to; but the Lord, in his mercy, prevented it; for, when her friend Cane for her, she was taken with such an exceeding trembling and weakness, that she was not able to go with her. Hereupon, her mother procured a good maid to help to look to her, who, at her coming, found her weeping most bitterly, and wringing her hands, saying, " I am a reprobate, a castaway. I never had a good thought in all my life. I have been under the power of sin ever since I can remember, even when I was but a child." This night was the darkest of all, when the joyful day of deliverance was nearest at hand; and as, about four years ago, in the beginning of her deep troubles and despair, she fell into a great trembling, so did she now again; and, weeping and wringing her hands, she said, "My earthly tabernacle is broken all to pieces; and what will the Lord do with me? If I should hang on gibbets, if I should be cut to pieces, if I should die the cruellest death that ever any did, I have deserved it, and would still justify God, yea, though he should cast me into hell." At this time, her hands and her feet were so clutched that she could not stand. She was also tempted to blaspheme God and die; and, when she was urged to speak, her tongue was so smitten that, for the time, she could not. A while after, being laid down, she said to her mother, "I will lie still, and hear what God will say to me. He will speak peace. If God will speak a word of peace at the last moment, I would be contented."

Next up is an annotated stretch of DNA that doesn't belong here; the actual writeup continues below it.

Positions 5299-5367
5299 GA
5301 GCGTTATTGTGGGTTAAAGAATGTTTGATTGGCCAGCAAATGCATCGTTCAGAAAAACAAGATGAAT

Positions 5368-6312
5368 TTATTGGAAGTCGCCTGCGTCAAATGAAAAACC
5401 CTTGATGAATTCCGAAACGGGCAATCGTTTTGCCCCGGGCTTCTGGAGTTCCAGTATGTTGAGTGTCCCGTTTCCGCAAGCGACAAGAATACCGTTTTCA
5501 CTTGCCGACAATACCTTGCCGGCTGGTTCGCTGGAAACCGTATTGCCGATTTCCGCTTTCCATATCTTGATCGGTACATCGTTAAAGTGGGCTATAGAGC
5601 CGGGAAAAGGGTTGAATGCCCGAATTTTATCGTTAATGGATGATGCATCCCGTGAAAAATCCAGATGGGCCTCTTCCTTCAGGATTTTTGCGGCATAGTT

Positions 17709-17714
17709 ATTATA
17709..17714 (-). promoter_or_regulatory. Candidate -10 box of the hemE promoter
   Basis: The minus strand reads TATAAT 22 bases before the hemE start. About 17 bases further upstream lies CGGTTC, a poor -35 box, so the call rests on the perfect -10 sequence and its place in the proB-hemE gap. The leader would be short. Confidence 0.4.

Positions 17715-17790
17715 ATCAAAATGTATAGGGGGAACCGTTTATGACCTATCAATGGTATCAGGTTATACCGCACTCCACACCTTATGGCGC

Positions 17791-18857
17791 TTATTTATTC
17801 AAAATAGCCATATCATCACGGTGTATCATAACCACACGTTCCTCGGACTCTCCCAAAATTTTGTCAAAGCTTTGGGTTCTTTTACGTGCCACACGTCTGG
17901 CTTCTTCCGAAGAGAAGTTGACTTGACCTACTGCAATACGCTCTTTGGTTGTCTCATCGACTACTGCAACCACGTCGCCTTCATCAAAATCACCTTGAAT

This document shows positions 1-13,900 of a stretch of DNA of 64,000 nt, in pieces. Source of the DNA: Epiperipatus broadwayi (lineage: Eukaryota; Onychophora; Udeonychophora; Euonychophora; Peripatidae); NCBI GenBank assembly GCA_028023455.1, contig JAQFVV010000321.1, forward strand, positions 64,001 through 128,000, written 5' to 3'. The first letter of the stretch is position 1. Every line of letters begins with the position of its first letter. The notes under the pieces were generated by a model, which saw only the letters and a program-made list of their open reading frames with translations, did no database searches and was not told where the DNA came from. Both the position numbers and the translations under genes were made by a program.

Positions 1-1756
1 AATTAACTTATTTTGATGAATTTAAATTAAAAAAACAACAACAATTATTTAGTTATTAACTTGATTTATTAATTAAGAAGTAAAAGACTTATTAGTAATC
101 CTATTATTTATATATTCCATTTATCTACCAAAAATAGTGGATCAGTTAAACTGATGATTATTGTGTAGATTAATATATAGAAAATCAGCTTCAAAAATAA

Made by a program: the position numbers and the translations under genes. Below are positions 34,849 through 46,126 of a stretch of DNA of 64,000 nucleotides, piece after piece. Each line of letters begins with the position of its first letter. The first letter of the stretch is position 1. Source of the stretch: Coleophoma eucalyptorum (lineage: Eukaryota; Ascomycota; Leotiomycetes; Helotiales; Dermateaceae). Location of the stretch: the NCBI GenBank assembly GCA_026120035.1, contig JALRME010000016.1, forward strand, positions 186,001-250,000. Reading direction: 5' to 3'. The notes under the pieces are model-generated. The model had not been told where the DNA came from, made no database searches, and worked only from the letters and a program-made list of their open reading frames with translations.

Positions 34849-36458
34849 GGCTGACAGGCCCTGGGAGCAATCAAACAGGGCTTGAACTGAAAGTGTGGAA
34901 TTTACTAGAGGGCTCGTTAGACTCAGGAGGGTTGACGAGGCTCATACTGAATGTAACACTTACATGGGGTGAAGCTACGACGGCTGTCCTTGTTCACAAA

She lay still, as in a trance, from Tuesday, April the 6th, till the Saturday night after; only, now and then, she called for a little water; but took no other sustenance during all that period.